11:32 am - Monday May 28, 2012

Soil Conservation

Soil conservation is a set of management strategies for prevention of soil being eroded from the Earth’s surface or becoming chemically altered by overuse, acidification, salinization or other chemical soil contamination. It is a component of environmental soil science.

Decisions regarding appropriate crop rotation, cover crops, and planted windbreaks are central to the ability of surface soils to retain their integrity, both with respect to erosive forces and chemical change from nutrient depletion. Crop rotation is simply the conventional alternation of crops on a given field, so that nutrient depletion is avoided from repetitive chemical uptake/deposition of single crop growth.

Cover crops serve the function of protecting the soil from erosion, weed establishment or excess evapotranspiration; however, they may also serve vital soil chemistry functions. For example, legumes can be ploughed under to augment soil nitrates, and other plants have the ability to metabolize soil contaminants or alter adverse pH. The cover crop Mucuna pruriens (velvet bean) has been used in Nigeria to increase phosphorus availability after application of rock phosphate. Some of these same precepts are applicable to urban landscaping, especially with respect to ground-cover selection for erosion control and weed suppression. soil is one of the three main natural resources alongside with water and air.

In order to carry out effective soil conservation, you must first consider several aspects of the land in question. Here are some of the things that must be considered -

  • Is there enough vegetative cover over the land or does it need to be developed?
  • What are the proper erosion control methods that can be utilized and how will you implement them?
  • What is the soil salinity level and how are you going to manage it?
  • What is the soil acidity level and how are you going to control it?
  • What is the soil mineral content and do you need to regularly add mineral supplements?
  • Is the soil contaminated and, if so, what methods are you going to use to remediate it and to prevent future contamination?
  • Are there beneficial soil organisms in the soil and are they allowed to thrive?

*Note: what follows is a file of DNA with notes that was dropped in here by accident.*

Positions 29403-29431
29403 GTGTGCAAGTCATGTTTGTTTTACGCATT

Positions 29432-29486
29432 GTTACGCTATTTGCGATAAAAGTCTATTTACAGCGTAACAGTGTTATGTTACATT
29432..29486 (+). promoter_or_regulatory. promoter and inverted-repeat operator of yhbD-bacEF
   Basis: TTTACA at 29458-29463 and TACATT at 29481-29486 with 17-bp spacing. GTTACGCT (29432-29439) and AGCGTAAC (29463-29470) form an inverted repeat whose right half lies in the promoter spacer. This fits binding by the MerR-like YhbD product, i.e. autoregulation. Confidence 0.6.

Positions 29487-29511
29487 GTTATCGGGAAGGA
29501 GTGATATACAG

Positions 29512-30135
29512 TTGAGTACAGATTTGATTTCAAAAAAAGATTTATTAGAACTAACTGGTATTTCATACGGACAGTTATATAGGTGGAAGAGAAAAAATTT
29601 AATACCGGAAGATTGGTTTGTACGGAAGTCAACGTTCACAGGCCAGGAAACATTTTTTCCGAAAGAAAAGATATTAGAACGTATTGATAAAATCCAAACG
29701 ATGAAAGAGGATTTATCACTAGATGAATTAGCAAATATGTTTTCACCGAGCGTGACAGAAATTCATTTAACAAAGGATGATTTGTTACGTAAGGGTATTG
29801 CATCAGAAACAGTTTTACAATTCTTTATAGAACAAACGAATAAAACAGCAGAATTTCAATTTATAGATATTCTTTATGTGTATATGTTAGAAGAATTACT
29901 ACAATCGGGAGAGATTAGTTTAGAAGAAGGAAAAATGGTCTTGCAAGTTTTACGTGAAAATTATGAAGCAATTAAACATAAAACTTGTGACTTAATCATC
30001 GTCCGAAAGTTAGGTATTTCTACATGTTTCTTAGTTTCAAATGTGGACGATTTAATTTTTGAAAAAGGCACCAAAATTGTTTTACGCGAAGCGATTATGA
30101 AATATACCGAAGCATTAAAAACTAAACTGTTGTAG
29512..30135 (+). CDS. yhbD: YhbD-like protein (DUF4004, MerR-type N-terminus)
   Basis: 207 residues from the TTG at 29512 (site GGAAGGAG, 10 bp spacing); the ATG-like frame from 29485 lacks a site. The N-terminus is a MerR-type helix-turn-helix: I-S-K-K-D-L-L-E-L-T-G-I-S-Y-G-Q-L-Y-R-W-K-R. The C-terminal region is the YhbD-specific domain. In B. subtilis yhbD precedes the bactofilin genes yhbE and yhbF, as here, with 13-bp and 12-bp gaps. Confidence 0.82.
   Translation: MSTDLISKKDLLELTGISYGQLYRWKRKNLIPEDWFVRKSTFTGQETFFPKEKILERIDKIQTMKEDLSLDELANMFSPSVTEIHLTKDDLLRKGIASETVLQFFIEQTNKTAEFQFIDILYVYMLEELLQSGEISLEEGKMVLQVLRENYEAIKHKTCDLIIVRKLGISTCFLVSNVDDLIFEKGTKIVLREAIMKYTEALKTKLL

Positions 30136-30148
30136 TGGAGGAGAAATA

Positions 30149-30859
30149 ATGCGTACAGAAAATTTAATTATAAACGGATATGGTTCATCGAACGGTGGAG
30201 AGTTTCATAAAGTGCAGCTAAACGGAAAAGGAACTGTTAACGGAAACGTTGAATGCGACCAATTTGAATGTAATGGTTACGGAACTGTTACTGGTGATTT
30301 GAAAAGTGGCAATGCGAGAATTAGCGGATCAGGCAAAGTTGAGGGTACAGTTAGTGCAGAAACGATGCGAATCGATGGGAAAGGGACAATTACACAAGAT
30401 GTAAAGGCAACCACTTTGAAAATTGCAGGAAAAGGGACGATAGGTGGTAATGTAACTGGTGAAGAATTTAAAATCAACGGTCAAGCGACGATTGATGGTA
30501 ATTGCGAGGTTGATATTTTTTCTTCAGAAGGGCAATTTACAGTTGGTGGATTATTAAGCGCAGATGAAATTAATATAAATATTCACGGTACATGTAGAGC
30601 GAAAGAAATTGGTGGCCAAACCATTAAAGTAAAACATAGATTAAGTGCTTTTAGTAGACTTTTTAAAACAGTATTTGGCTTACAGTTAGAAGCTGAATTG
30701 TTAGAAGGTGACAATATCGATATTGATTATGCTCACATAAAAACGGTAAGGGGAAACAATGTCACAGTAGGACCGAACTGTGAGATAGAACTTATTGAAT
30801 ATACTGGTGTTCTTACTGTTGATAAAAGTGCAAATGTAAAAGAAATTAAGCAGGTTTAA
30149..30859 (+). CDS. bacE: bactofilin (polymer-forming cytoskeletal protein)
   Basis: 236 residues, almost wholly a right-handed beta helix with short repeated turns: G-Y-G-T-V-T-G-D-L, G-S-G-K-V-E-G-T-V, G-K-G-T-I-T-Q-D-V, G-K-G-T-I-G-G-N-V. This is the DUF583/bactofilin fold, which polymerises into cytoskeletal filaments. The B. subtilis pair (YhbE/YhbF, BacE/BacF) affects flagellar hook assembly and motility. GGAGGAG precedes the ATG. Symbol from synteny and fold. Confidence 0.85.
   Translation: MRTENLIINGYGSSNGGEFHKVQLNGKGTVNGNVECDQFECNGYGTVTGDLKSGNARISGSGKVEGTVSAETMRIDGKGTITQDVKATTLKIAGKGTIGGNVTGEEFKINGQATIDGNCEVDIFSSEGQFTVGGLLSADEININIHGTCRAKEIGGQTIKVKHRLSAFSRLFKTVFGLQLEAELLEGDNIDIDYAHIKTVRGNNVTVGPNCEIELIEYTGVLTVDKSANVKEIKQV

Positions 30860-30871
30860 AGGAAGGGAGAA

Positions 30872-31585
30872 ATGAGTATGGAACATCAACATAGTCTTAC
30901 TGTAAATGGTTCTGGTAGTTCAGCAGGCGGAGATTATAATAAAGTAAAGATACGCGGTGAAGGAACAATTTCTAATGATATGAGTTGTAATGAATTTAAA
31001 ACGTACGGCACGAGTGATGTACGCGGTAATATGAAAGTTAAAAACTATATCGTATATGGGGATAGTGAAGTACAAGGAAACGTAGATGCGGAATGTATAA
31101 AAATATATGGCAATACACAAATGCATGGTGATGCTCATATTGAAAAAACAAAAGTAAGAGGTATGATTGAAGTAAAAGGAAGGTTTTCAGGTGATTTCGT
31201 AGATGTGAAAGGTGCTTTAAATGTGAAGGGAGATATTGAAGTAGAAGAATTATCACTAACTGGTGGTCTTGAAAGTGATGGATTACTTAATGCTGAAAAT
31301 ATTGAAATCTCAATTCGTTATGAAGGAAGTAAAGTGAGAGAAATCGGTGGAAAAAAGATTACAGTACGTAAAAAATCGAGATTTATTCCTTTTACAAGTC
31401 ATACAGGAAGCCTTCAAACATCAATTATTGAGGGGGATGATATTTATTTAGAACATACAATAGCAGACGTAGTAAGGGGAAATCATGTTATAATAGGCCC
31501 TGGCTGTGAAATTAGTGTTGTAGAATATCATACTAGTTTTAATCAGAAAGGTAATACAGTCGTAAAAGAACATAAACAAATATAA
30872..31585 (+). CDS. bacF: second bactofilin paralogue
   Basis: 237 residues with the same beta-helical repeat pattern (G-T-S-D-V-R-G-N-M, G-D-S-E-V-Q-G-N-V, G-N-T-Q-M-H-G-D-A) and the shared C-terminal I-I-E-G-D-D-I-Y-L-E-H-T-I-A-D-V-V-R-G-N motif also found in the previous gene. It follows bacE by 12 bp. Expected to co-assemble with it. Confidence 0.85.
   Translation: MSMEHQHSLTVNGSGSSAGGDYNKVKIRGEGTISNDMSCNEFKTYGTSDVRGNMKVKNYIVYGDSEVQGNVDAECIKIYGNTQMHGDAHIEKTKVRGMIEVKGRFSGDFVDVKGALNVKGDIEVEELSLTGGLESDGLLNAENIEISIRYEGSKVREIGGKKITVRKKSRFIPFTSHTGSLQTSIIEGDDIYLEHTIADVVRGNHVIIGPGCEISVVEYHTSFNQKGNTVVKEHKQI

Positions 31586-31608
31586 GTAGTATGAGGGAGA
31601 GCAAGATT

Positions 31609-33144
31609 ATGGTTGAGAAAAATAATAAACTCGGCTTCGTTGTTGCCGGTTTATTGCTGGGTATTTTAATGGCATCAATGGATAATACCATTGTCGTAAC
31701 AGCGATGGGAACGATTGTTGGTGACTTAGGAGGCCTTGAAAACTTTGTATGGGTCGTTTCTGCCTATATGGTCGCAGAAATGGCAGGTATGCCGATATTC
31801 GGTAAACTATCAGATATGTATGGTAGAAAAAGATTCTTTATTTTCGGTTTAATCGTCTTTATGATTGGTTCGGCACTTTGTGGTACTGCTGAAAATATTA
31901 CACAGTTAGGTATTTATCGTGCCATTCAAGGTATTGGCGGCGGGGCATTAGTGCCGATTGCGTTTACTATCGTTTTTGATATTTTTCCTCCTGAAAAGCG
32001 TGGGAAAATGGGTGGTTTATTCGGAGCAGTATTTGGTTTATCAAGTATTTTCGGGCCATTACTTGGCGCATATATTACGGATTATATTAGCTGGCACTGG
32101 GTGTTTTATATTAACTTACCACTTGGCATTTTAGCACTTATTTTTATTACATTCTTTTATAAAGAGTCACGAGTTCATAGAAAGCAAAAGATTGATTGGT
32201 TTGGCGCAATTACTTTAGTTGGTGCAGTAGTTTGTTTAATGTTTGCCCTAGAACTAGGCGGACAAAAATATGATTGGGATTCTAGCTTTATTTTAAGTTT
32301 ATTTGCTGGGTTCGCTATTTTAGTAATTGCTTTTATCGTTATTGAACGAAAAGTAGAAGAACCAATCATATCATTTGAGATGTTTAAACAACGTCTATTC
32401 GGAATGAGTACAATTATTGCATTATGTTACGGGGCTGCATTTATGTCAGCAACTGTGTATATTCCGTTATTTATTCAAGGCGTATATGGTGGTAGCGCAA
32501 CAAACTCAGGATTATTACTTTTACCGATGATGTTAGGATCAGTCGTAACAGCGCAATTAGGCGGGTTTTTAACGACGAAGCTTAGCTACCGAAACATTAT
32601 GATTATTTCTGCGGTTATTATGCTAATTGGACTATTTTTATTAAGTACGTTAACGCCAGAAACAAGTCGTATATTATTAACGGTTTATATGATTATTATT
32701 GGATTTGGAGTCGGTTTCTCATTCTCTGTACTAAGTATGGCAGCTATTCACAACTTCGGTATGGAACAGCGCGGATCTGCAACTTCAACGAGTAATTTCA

Once you know what kind of soil conservation is needed, you can consider implementing any or all the following methods -

  • Planting dense rows of trees as wind-breaks along the borders of the land, especially on the sides that are exposed to stiff winds. Their roots stabilize the soil and prevent it from being shifted away by the wind.
  • Planting crops in rotation. Alternating crops helps avoid depleting the soil nutrients too fast.
  • Planting cover crops. These stabilize the soil and reduce the effects of soil erosion. They also discourage the spread of weeds and help the soil retain its moisture in the summers.
  • Plowing along the contour of the land.
  • Planting crops parallel to the slope of the land.
  • Going for strip cropping. This involves planting grasses or pulses between regular crops like corn.

    The corn crop is not particularly effective in preventing soil erosion, but the grasses keep erosion in check.

  • Adding mulch to the soil surface. This prevents erosion by acting as a barrier and catching run-off water.
  • Adding coir logs as barriers. These are very useful in areas where too much erosion has taken place and act as erosion preventing barriers and a support for new developing vegetation. Aside from coir barriers, sand bag and gravel bag barriers are also used.
  • Growing grass on slopes and in waterways. Grassed waterways prevent too much soil from being washed away.
  • Making use of natural as well as man-made fertilizers.
  • Keeping the land fallow in order to rest it.
  • Managing the levels of salinity. In areas where irrigation is in excess or where the saline water tables are low, the salinity levels can go up and make the land unsuitable for agriculture. This problem can be resolved by the use of humic acid.
  • Managing the soil pH. The soil pH is what determines the amount of nutrients that the plants can absorb from the soil. Soil pH levels can be raised or decreased, as needed, by adding certain chemicals - for example, agriculture lime for raising pH level and ammonium phosphate for reducing it.
  • Encouraging beneficial soil organisms like earthworms and nitrogen fixing bacteria to thrive in the soil. The presence of such organisms enriches the soil.
  • Using man-made chemical insecticides, pesticides and herbicides in very low amounts. Over use of chemicals can poison the soil and kill of useful organisms, and is generally harmful to the environment.
  • Regularly add minerals to the soil. Minerals provide much-need nutrients to the soil to be absorbed by the plants. To mineralize the soil, add chemical supplements or try adding crushed rock.
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